SNW Q&A: IBM storage chiefs on industry price gouging, EMC partnerships

Andy Monshaw and Laura Sanders also weigh in on virtualization

SAN DIEGO -- EMC Corp. made two large partnership announcements this week: It signed an OEM agreement with Intel Corp., which will distribute its low-end arrays, and a deal with NEC Corp., which will help it manufacture new low-end storage systems. Analysts agree the deals bolster EMC’s already growing presence in the small and midsize business (SMB) market. With that backdrop, Andy Monshaw, general manager of system storage at IBM, and Laura Sanders, IBM’s vice president of systems storage products and solutions, both pointed to soon-to-be-released IDC numbers that show IBM's overall storage sales outpacing EMC’s. They spoke with Computerworld at Storage Networking World here about the pressure from IBM’s chief storage rival.

How do EMC’s expanded manufacturing and distribution partnerships affect IBM’s strategy?

Monshaw:No. 1, they’re distributing a product that nobody appears to want, which is a single-controller, low-end storage device. It didn’t work with Dell, and now I think they’re seeking other partners. Two, they’re going to be so overdistributed in terms of the low end that it will completely commoditize it. Third, it seems to me this is the beginning to the end of its relationship with Dell. Dell chose Engenio [Information Technologies] on the low end, so I think perhaps we’re seeing our first signs of divorce here.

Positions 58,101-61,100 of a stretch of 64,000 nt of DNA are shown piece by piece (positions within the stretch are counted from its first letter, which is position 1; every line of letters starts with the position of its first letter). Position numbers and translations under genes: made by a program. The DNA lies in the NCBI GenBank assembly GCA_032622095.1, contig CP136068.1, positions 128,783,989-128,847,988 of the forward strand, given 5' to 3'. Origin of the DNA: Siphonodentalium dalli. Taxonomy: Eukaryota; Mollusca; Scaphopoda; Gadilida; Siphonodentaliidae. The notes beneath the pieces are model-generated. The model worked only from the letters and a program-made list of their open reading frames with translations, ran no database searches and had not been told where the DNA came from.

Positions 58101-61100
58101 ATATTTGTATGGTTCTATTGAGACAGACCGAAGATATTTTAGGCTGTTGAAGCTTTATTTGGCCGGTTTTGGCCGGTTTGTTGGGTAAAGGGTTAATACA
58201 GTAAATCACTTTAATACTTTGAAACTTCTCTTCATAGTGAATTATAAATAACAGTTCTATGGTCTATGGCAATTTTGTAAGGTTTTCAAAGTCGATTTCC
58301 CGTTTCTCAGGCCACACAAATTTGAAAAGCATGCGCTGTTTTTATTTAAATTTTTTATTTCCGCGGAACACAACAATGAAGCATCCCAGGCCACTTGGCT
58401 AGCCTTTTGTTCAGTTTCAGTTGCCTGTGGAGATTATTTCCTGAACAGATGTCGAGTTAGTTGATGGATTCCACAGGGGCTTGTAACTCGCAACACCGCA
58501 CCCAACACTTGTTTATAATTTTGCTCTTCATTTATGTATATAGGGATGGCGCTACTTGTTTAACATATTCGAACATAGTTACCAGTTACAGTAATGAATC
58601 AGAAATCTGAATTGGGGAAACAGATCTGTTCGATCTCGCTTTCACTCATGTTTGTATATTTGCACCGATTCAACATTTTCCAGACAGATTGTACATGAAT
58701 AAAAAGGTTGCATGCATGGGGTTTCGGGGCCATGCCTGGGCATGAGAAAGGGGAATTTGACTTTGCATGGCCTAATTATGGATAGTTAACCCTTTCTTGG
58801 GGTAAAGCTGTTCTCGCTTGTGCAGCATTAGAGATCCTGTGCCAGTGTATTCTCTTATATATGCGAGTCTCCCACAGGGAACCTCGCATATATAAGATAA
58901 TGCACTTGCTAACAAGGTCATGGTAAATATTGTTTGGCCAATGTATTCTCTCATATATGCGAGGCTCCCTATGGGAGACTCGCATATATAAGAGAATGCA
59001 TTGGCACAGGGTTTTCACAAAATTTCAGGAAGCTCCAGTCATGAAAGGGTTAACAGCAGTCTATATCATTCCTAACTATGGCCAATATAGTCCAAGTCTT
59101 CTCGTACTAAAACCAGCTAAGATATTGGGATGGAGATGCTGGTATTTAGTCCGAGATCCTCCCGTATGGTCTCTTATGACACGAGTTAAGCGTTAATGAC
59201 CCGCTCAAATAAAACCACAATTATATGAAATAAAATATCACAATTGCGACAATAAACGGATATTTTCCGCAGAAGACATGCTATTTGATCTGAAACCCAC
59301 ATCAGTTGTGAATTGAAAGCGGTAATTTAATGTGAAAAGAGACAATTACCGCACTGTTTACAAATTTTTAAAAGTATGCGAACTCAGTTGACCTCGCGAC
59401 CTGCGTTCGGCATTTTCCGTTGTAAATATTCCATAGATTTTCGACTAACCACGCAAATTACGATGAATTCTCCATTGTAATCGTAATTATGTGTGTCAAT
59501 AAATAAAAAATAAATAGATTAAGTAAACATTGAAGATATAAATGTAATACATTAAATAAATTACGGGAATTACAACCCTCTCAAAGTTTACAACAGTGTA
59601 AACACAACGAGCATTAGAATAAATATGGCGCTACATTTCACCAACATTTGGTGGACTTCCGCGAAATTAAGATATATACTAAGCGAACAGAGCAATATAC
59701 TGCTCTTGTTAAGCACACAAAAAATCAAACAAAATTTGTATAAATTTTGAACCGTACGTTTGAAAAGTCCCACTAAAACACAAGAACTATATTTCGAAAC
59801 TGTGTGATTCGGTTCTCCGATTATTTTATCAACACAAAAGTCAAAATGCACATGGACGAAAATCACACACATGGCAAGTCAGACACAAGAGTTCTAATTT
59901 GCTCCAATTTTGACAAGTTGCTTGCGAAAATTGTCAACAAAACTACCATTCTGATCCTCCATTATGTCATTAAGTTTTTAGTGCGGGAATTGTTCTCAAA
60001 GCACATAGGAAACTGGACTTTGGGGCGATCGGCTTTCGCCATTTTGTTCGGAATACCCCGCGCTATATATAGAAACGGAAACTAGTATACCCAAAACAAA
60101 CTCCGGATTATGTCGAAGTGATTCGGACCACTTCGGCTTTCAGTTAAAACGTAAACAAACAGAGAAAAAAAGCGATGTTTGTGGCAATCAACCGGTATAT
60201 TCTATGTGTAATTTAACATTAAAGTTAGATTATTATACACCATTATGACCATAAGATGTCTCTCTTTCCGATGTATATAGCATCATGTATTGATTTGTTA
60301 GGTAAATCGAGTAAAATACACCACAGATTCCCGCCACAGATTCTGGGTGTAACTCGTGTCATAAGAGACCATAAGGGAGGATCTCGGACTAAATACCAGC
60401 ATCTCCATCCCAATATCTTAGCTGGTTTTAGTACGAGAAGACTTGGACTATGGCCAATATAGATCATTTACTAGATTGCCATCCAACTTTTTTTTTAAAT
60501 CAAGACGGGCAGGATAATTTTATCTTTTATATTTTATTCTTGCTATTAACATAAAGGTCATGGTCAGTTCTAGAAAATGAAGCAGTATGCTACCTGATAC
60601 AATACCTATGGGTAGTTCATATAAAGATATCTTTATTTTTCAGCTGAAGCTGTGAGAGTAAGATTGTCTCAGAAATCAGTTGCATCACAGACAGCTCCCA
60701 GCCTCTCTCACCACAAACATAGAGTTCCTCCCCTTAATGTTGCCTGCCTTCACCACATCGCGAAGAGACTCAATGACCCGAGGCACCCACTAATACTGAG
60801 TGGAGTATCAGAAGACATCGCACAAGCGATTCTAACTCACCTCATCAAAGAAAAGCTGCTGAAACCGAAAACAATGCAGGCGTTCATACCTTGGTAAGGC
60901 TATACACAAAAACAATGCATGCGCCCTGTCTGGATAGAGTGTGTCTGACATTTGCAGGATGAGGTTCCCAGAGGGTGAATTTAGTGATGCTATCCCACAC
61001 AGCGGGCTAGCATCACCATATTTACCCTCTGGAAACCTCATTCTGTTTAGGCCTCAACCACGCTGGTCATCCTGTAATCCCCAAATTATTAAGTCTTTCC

As far as us? We had tremendous growth in SMB last year. We grew roughly three times as fast in SMB as in our large accounts last year. Sure, we’re always looking for the right kinds of partners to go to market with. We just signed a very interesting alliance with a very, very large industry player in one of the key segments. I don’t think I can talk about it yet.

Is it storage?

Monshaw: I don’t think we can talk about it yet.

The IBM and Network Appliance partnership -- some analysts have pointed to conflict between the two of you in the sales field. What are you doing about that?

Monshaw: In general, the partnership is going extremely well. We got products to market in record time last year. I do not see the conflict the analysts you referred to see. To me, it’s the uninformed talking to the uninformed. The proof will be in the results.